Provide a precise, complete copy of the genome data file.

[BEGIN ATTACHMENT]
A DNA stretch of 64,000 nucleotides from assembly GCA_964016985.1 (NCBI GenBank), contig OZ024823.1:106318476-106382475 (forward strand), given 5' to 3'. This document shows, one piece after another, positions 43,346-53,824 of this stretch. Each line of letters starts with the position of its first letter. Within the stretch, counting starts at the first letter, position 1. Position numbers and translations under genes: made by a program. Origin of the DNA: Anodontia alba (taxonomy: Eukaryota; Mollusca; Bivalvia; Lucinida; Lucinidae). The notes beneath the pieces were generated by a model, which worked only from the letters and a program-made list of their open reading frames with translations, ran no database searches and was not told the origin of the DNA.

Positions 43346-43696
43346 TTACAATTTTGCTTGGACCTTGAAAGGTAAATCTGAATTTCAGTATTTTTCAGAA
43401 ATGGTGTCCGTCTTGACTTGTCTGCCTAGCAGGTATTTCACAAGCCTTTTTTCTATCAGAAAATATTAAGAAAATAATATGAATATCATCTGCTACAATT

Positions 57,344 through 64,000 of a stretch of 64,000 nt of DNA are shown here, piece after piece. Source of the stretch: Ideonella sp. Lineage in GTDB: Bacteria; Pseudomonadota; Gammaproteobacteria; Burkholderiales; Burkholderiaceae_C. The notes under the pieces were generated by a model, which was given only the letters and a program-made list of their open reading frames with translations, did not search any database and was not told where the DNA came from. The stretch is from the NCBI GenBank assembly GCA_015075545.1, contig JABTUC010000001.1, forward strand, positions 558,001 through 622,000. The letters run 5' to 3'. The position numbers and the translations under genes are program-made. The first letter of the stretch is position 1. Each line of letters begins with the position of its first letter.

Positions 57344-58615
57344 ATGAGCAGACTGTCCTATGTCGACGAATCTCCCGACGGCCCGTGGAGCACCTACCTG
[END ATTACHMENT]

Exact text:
A DNA stretch of 64,000 nucleotides from assembly GCA_964016985.1 (NCBI GenBank), contig OZ024823.1:106318476-106382475 (forward strand), given 5' to 3'. This document shows, one piece after another, positions 43,346-53,824 of this stretch. Each line of letters starts with the position of its first letter. Within the stretch, counting starts at the first letter, position 1. Position numbers and translations under genes: made by a program. Origin of the DNA: Anodontia alba (taxonomy: Eukaryota; Mollusca; Bivalvia; Lucinida; Lucinidae). The notes beneath the pieces were generated by a model, which worked only from the letters and a program-made list of their open reading frames with translations, ran no database searches and was not told the origin of the DNA.

Positions 43346-43696
43346 TTACAATTTTGCTTGGACCTTGAAAGGTAAATCTGAATTTCAGTATTTTTCAGAA
43401 ATGGTGTCCGTCTTGACTTGTCTGCCTAGCAGGTATTTCACAAGCCTTTTTTCTATCAGAAAATATTAAGAAAATAATATGAATATCATCTGCTACAATT

Positions 57,344 through 64,000 of a stretch of 64,000 nt of DNA are shown here, piece after piece. Source of the stretch: Ideonella sp. Lineage in GTDB: Bacteria; Pseudomonadota; Gammaproteobacteria; Burkholderiales; Burkholderiaceae_C. The notes under the pieces were generated by a model, which was given only the letters and a program-made list of their open reading frames with translations, did not search any database and was not told where the DNA came from. The stretch is from the NCBI GenBank assembly GCA_015075545.1, contig JABTUC010000001.1, forward strand, positions 558,001 through 622,000. The letters run 5' to 3'. The position numbers and the translations under genes are program-made. The first letter of the stretch is position 1. Each line of letters begins with the position of its first letter.

Positions 57344-58615
57344 ATGAGCAGACTGTCCTATGTCGACGAATCTCCCGACGGCCCGTGGAGCACCTACCTG